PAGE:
Pendulum - Immersion

January 14, 2011 by Dan Slessor

Released:
January 25, 2011 - Atlantic

AP Rating:

 

 

Over the years, a plethora of artists have set out to create a fusion of dance and rock music with varying results, and Australia’s Pendulum certainly sit near the top of the pack. Having started life as drum ’n’ bass DJs, the unit increasingly incorporated live instruments in their shows and recordings, and with 2008’s In Silico they delivered an album that was a beat-driven, riff-laden rush of adrenaline from start to finish. Immersion sees the band further building upon these foundations, and it is arguably their most accomplished release to date, pulsating with electronic intensity while boasting an impressive variety of tones and styles, genuinely blurring the lines between genres.
If you’re looking for straight-up dance-floor fillers then “Salt In The Wounds,” “The Vulture” and “Immunize” (which features the Prodigy’s Liam Howlett) deliver the goods with style, proving that they can still cause chaos with the best of them. However, if you’re looking for something more song-oriented, “Watercolour” and “Crush” capture the band at their most anthemic, huge hooks and even bigger choruses arriving on the backs of monster grooves, while even the comparatively dirge-like “Set Me On Fire” is utterly engaging.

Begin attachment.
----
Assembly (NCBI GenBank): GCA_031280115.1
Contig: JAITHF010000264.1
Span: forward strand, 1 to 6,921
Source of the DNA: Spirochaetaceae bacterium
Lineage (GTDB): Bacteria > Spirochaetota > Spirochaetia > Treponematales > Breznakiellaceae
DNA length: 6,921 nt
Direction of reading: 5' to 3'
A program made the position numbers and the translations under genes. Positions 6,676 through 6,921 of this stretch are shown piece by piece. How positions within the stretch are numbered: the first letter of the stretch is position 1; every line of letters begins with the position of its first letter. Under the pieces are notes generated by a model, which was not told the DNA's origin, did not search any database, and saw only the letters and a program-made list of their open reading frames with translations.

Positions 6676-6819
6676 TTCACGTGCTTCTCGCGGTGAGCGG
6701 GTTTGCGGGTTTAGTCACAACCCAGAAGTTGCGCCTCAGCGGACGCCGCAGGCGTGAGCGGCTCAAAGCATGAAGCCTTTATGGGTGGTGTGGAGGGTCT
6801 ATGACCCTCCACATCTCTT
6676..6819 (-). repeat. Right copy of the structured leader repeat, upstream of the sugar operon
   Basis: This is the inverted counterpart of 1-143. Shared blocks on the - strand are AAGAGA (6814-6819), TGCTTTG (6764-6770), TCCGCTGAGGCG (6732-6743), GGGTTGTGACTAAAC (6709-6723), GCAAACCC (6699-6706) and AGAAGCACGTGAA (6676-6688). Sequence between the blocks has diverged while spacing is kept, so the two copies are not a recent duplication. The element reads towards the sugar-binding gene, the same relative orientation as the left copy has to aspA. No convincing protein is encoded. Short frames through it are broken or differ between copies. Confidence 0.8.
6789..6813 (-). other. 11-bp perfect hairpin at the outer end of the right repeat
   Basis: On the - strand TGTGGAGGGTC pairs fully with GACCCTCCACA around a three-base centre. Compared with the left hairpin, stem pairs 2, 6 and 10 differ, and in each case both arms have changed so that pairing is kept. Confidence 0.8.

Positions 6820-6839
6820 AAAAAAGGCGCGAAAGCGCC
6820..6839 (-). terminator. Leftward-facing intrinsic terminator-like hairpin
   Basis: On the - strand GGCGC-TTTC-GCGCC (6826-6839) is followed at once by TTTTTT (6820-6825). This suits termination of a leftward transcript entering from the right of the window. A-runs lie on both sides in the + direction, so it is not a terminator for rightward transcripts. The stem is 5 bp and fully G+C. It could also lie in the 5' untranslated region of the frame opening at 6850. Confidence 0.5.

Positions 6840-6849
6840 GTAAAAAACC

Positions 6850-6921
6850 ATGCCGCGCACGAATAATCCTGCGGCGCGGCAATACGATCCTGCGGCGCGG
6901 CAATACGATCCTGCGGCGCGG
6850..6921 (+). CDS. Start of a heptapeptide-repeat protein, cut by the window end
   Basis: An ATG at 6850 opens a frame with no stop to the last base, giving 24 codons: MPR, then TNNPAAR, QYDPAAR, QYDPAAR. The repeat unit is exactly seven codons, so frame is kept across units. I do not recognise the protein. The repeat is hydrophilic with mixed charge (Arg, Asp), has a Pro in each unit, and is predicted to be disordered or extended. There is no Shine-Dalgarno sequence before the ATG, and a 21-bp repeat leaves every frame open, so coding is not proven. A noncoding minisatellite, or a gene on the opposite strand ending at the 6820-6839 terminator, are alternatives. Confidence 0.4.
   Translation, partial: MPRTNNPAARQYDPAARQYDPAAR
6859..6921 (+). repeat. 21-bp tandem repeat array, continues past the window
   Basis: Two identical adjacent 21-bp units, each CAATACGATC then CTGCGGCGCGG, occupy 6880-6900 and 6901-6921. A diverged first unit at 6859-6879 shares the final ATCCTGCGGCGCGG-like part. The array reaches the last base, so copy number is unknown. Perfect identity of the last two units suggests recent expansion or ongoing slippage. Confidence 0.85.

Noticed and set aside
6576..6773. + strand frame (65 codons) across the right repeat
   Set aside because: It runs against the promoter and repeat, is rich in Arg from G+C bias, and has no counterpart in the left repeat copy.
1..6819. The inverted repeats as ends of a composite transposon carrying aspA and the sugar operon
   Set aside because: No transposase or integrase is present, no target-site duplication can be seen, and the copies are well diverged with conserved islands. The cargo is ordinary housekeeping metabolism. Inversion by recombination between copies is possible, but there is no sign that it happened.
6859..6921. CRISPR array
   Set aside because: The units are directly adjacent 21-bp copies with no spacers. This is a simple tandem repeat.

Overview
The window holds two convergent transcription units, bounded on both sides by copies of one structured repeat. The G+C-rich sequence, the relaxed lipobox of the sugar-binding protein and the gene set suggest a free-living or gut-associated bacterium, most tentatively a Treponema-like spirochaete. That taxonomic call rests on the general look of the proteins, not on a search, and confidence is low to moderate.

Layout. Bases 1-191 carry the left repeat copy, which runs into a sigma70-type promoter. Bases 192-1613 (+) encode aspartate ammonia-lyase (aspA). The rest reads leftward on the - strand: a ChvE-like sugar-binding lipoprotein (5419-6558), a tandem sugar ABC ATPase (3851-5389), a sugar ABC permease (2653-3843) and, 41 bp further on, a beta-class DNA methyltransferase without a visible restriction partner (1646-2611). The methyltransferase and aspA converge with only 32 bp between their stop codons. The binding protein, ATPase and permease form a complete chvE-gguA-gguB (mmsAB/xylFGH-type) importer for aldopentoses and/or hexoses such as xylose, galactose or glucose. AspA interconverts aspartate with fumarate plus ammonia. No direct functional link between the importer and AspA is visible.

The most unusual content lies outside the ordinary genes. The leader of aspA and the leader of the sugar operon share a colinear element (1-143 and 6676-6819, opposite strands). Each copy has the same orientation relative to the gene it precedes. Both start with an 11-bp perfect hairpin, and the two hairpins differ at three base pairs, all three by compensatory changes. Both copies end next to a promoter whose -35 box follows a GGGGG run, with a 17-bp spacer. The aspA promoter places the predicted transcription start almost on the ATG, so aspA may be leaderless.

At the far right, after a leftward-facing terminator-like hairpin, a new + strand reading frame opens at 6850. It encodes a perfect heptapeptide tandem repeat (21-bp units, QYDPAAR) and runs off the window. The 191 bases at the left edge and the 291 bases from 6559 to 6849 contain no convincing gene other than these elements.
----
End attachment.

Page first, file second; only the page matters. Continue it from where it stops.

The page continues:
Showing an impressive savvy in inviting perhaps unlikely artists to collaborate with them also leads to some of the record’s highlights. Steven Wilson of British progressive rockers Porcupine Tree gives the gorgeous surge of “The Fountain” an added ethereality, while “Self Vs Self” is a full-on collision between the Australians and Swedish metal crew In Flames. The Swedes’ trademark snarling riffs are crushing, while the acid-ravaged roar of vocalist Anders Friden stands as a perfect counterpoint to the smooth tones of Pendulum vocalist Rob Swire, and it is perhaps with this track more than any other that they create a genuine hybrid of sounds, the song existing in its own realm.
 
With the majority of the 15 tracks holding their own, perhaps best is the album’s centerpiece, “The Island – Pt.1 (Dawn)” and “The Island – Pt. 2 (Dusk).” Built upon the same swirling central melody, the former is an atmospheric, trance-flavored anthem, while the latter sees them dive headlong into white-knuckle drum ’n’ bass territory. Taken together, they are utterly stunning, two sides of the same coin working in perfect synchronization. Closing the album out with “Encoder”—the climax of which sees a gorgeously uplifting melody rise up from nowhere—it’s hard to resist throwing yourself straight back into their frantic, exhilarating world, and with each repeated listen more and more is revealed.

Tags

Comments